Saturday, April 25, 2015

Culmina raises the bar again

 Photo: Culmina proprietor Don Triggs

Don and Elaine Triggs, and Sara, their daughter, launched Culmina Family Estate Winery with wines grown in the challenging 2011 vintage.

As good as the debut wines were, one wondered what Culmina would do with a more typical Okanagan vintage. The answer: even better wines.

Don has a chart tracking the growing degree days in his Arise vineyard (south of Oliver) in the last four vintages. “In 2011, we had about 1,350 degree days on Arise compared with 1,65o in 2014,” he says. “A 300 degree day change.” Both 2012 and 2013 also were warmer years, although not quite as warm as 2014.

The bottom line: wines made in 2012, 2013 and 2014 all show more power and intensity. This spring, Don has been hosting tastings, mostly for sommeliers, to prime the sales when the wines are released.

I have also had a chance to taste the wines and they are terrific. The good news is that this year’s releases include a fine Meritage blend for $25, an entry-level red for those who find Culmina’s $44 red, Hypotheses, beyond their budget. The bad news is that the 285 cases of Unicus 2014, the white made with Grüner Veltliner, is almost entirely on allocation to restaurants.

“The issue is how are we going to find more terroir like Margaret’s Bench,” Don says, referring to high altitude vineyard where he planted the Okanagan’s first Grüner Veltliner. This is the major white variety grown in Austria.

The first release of Unicus, from the 2013 vintage, was only 60 cases. With the vineyard reaching full production in 2014, Culmina expected a more substantial bump in volume.

“It was a big challenge,” Don says. “We are still learning. That early heat wave we got in July, 2014, thickened up the skins. Pressing it was like pressing rubber bullets. We got 40% less wine than we thought we would have had.”

But what a wine! Unicus 2014 ($27) begins with floral and citrus aromas with a hint of white pepper. It delivers a fruit basket of flavour, including lime and guava. The finish of this dry wine refuses to quit. 92.

Decora 2014 ($23 for 800 cases) is the winery’s Riesling. It is a racy, exciting, bone-dry wine that will be offered both to restaurants and to wine stores. It begins with floral and citrus aromas that lead to flavours of lime and lemon with a spine of minerality. While this still shows all the primary fruit aromas and flavours of a young Riesling, it will blossom over the next several years to show that complexity that Riesling fans call petrol. 91.

Dilemma 2012 ($33 for 160 cases). This is Culmina’s Chardonnay. It was released in January and is almost sold out. The style seems Burgundian, perhaps because winemaker Pascal Madevon’s grandfather was from Burgundy. The wine has toasty notes of expensive French oak on the nose and on the palate, along with buttery notes and rich tangerine flavours. 92.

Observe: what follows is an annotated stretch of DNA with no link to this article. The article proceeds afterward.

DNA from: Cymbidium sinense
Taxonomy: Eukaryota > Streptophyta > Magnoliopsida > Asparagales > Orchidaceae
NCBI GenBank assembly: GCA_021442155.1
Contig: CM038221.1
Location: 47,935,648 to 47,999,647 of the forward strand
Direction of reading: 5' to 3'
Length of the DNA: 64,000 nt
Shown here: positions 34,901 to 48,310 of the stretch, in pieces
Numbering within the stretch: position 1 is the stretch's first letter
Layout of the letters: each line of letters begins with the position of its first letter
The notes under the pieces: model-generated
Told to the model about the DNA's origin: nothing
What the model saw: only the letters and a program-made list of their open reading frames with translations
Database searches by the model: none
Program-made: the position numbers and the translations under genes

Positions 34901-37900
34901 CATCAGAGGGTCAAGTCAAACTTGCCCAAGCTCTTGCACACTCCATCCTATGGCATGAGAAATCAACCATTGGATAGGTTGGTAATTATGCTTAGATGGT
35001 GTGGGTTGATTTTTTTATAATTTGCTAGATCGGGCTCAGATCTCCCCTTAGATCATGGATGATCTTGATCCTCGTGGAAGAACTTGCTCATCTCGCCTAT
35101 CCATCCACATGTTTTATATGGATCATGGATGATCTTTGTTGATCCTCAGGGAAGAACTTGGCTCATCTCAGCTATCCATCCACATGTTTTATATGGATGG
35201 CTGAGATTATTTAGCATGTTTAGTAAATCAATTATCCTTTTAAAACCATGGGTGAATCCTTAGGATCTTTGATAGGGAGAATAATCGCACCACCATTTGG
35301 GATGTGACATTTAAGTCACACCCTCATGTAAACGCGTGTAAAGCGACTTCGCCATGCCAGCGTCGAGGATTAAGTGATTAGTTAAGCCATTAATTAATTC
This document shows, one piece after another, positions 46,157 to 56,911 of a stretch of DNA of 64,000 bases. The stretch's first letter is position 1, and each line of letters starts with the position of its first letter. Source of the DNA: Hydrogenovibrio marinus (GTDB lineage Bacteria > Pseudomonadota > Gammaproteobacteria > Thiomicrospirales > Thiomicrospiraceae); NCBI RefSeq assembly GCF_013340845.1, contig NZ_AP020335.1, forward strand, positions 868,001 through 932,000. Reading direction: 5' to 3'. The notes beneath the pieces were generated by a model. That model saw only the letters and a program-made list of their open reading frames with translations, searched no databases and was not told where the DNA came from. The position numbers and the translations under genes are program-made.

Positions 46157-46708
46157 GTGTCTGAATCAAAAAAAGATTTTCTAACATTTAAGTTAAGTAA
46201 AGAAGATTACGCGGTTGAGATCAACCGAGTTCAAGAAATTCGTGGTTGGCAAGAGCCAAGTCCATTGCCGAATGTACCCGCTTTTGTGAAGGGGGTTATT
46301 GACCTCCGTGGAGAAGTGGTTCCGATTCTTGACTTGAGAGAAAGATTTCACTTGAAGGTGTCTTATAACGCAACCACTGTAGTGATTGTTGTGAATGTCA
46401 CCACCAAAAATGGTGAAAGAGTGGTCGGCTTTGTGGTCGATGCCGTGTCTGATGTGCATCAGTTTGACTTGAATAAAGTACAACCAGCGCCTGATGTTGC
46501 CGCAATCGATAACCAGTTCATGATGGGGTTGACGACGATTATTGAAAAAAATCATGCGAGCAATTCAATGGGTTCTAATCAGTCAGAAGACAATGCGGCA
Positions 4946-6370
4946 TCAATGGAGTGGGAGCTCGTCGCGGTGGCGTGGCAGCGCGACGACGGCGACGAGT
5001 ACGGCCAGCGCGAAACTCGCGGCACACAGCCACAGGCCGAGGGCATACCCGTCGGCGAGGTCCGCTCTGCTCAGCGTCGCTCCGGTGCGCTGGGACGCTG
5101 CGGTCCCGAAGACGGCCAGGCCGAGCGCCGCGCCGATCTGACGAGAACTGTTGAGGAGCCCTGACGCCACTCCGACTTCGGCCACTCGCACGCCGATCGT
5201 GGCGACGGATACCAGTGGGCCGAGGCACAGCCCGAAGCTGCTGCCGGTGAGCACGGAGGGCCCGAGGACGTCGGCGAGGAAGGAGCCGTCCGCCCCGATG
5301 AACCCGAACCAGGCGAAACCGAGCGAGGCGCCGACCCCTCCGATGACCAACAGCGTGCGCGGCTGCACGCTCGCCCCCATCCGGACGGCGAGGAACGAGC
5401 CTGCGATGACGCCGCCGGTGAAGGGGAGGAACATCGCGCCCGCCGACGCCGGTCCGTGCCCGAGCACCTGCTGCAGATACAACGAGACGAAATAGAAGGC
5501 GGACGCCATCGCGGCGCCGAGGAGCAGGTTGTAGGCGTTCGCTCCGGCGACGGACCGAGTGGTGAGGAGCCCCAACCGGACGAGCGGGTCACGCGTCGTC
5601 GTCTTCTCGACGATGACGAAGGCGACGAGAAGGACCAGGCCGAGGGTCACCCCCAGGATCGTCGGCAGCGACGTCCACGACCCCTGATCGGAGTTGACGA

Saignée 2014 ($25 for 600 cases) is Culmina’s dry, food-friendly rosé. The wine is made by bleeding some juice from newly-pressed reds: four tanks of Merlot, two each of Cabernet Sauvignon and Cabernet Franc. A salmon-pink wine, it has aromas and flavours of strawberry, rhubarb and cranberry.  The wine has good weight on the palate and a very long finish. 91.

This is Culmina’s second rosé. This vintage, which will be available in wine stores, comes in a brilliant package. Culmina is using tall, crystal-clear bottles produced by Saber Glass in Europe, with glass stopper closures.

“This is made entirely from Bordeaux reds and the idea is to position it more as a food wine,” Don says. “This isn’t your sweet pink popsicle. Consumers are starting to discover that rosé isn’t just a refreshment wine. It’s a real food wine and you can do things with it.”

New this year is R&D Red Blend 2013 by Culmina ($25 for 800 cases). This is a meritage anchored around Merlot and made to be an approachable red for earlier consumption than Hypothesis. This wine, to be released in June, shows that 2013 was a strong vintage. The wine begins with aromas of vanilla, black cherry and black currant. It is generous on the palate with flavours of black currant, dark chocolate and coffee. The texture is firm enough that the wine benefits from decanting; it will also cellar well. 91.

The wine has an intriguing label reproducing a Triggs family photograph of eleven-year-old twin brothers, Ron and Don Triggs. Ron is now a retired sales executive and a passionate fisherman.

“R&D is also a reflection of all the research and development we did in the vineyard,” Don says.

Hypothesis 2012 ($44 for 2,200 cases) is the second release of Culmina’s flagship red. This is 57% Merlot, 24% Cabernet Sauvignon, and 17% Cabernet Franc. This is a wine built to age a decade or so but, with time in a decanter, it can already be appreciated. It has aromas of vanilla and black cherry. The texture is concentrated and almost chewy, with flavours of black currant, black cherry, dark chocolate, coffee and cedar. The point score depends on how long you age the wine. 91-94.


Post a Comment

Subscribe to Post Comments [Atom]

<< Home